Latest North Korean missile could easily hit US mainland, including Los Angeles, Denver & Chicago

WASHINGTON (AP) -- The missile launched Friday by North Korea was an intercontinental ballistic missile, or ICBM, the Pentagon said, marking the second time this month Kim Jong Un has demonstrated a theoretical capability of striking a portion of U.S. territory.

The missile was launched on a lofted, or heightened, trajectory that limited the distance it traveled, but data collected by U.S. radars, satellites and other sensors showed that it was theoretically capable of traveling at least 5,500 kilometers on a normal trajectory. That is the minimum distance to be classified by the U.S. as an ICBM.

Experts told CNN that this missile could have made it all the way to Chicago. The New York Times spoke to a different expert who described the range as "most of the United States."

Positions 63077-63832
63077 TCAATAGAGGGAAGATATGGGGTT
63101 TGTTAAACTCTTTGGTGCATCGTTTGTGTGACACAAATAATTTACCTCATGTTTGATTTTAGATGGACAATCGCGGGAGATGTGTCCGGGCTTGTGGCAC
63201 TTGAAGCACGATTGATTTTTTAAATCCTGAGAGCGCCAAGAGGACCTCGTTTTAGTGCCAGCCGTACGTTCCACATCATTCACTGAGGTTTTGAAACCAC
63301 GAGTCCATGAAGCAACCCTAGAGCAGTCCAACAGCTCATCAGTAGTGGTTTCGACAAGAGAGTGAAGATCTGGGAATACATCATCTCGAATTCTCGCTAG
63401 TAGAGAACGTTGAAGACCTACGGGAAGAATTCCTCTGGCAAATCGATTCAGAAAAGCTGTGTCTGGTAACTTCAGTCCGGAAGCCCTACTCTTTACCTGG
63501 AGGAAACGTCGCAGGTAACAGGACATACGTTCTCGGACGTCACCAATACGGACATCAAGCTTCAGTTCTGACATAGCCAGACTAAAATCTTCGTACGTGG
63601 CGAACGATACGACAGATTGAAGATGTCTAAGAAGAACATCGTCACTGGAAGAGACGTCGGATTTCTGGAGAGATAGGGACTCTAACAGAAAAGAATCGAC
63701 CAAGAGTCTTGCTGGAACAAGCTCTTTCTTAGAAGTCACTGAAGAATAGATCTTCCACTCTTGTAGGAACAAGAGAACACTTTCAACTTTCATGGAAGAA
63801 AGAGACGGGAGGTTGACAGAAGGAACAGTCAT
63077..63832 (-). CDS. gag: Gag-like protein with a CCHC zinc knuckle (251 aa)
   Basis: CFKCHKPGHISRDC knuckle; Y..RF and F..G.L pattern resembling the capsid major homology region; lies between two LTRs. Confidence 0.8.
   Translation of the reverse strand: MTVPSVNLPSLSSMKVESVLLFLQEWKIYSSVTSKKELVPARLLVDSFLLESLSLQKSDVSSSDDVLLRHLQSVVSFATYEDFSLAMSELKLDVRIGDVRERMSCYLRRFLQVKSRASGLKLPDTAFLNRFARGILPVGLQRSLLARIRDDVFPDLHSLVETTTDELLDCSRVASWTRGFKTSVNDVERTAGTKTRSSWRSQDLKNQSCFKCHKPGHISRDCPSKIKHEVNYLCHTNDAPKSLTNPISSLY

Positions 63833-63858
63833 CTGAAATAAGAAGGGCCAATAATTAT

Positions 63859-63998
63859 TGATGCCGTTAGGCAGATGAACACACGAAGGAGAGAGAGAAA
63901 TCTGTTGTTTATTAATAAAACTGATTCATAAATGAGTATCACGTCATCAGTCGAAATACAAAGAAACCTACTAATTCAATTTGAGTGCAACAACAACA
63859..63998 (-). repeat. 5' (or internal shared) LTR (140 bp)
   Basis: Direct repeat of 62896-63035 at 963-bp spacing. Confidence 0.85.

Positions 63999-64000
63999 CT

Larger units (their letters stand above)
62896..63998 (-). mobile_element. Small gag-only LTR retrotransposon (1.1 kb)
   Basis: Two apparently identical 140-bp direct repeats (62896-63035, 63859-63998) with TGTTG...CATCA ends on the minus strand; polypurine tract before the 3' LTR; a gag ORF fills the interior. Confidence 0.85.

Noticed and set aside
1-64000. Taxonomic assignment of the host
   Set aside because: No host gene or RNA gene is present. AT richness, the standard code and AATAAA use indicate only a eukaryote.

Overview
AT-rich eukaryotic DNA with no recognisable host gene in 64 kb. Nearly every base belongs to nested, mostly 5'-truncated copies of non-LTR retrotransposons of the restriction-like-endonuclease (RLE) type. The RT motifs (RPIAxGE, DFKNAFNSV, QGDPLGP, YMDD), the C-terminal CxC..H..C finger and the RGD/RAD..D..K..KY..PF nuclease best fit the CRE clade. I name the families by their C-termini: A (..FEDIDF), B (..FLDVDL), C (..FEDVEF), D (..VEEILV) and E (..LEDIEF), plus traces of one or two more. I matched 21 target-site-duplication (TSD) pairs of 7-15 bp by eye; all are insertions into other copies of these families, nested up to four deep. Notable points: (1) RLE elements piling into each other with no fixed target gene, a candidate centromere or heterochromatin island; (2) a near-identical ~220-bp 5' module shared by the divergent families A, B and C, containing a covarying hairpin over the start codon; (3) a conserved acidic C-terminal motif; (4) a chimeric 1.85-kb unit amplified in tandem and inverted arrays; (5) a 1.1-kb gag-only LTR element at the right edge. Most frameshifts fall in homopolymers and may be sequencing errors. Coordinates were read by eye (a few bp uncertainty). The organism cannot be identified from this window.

President Donald Trump has said he will not allow North Korea to obtain an ICBM that can deliver a nuclear warhead.

"We assess that this missile was an intercontinental ballistic missile, as had been expected," a Pentagon spokesman, Navy Capt. Jeff Davis, said. He said it was estimated to have traveled about 1,000 kilometers, or 620 miles, before landing in the Sea of Japan.

The North American Aerospace Defense Command determined the missile did not pose a threat to North America, he said.

On July 4, North Korea launched a ballistic missile that was the judged by the U.S. to be of ICBM range -- the first of its kind for North Korea. Private analysts estimated that if it had been launched on a normal trajectory, it could have reached parts of Alaska.

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